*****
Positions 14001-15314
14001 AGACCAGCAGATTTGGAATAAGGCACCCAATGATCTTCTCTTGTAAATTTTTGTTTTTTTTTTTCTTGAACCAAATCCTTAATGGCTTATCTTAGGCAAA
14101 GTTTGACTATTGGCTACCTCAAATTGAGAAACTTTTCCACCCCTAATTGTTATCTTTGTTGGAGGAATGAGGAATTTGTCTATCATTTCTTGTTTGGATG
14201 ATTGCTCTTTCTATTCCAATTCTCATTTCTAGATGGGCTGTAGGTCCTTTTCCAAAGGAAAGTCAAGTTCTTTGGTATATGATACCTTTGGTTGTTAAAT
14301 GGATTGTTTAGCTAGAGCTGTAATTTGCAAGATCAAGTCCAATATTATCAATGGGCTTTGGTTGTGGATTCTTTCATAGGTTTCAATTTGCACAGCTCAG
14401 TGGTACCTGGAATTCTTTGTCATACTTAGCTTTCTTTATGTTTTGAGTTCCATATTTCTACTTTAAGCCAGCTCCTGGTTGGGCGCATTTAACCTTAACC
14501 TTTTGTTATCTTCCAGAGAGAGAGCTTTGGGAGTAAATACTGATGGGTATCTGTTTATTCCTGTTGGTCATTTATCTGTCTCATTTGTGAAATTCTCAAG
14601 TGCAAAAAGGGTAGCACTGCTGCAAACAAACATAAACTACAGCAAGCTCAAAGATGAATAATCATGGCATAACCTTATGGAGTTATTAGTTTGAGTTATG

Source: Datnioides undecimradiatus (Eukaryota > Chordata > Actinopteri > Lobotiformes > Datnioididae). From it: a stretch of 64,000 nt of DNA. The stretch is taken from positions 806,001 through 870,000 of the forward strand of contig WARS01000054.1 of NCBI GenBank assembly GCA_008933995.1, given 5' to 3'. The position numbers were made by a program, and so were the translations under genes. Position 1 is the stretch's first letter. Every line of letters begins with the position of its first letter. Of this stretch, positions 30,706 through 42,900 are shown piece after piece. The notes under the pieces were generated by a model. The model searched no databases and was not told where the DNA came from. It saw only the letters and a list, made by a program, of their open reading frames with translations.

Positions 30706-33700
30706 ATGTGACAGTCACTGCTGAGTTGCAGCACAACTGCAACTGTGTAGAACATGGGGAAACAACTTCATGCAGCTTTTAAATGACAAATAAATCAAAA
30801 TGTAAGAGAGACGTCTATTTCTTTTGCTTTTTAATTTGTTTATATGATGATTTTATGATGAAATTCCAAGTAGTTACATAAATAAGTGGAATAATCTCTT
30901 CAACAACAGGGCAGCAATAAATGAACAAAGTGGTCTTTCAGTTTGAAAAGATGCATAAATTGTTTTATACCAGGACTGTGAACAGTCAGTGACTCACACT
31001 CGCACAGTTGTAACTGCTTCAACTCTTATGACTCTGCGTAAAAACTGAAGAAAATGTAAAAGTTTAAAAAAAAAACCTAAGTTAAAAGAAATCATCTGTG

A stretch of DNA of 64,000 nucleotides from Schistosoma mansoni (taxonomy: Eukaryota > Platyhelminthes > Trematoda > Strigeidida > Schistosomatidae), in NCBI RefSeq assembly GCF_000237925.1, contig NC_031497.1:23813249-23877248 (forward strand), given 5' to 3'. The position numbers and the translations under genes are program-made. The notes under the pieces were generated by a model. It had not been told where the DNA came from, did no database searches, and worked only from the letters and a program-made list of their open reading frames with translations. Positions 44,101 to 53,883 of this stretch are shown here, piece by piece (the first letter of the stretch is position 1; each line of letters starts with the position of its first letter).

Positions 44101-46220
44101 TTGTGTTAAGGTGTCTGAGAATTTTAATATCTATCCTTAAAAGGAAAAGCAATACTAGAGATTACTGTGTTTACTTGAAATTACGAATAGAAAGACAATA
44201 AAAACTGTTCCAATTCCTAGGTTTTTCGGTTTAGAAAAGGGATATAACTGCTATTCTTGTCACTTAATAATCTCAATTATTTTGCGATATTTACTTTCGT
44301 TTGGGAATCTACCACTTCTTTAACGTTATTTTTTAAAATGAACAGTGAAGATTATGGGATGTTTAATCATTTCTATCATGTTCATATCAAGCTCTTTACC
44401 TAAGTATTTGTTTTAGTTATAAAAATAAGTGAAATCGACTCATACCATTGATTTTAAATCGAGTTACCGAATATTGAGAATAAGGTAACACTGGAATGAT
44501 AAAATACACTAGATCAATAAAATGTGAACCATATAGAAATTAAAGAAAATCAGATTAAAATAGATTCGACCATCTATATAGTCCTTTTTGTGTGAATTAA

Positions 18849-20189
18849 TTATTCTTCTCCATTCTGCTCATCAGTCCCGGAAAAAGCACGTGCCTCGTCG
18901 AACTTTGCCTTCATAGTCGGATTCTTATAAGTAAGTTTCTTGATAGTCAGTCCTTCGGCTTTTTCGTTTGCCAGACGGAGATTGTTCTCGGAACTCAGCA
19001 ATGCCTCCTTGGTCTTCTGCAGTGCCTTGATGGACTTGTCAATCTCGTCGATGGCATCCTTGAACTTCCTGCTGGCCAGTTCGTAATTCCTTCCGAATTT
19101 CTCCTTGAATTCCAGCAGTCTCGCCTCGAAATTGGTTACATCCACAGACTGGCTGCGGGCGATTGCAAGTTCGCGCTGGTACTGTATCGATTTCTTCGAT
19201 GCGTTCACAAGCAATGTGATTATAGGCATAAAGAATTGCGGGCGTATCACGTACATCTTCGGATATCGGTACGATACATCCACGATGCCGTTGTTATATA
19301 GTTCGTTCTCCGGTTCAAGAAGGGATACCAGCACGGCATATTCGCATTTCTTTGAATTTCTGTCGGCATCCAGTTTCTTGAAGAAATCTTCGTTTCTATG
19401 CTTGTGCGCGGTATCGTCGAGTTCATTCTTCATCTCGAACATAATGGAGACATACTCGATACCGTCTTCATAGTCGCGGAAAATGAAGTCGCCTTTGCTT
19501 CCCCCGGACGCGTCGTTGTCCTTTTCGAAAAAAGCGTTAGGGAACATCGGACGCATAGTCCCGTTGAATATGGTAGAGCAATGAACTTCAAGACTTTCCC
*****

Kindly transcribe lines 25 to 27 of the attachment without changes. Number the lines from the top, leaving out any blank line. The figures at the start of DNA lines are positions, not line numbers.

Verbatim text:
19001 ATGCCTCCTTGGTCTTCTGCAGTGCCTTGATGGACTTGTCAATCTCGTCGATGGCATCCTTGAACTTCCTGCTGGCCAGTTCGTAATTCCTTCCGAATTT
19101 CTCCTTGAATTCCAGCAGTCTCGCCTCGAAATTGGTTACATCCACAGACTGGCTGCGGGCGATTGCAAGTTCGCGCTGGTACTGTATCGATTTCTTCGAT
19201 GCGTTCACAAGCAATGTGATTATAGGCATAAAGAATTGCGGGCGTATCACGTACATCTTCGGATATCGGTACGATACATCCACGATGCCGTTGTTATATA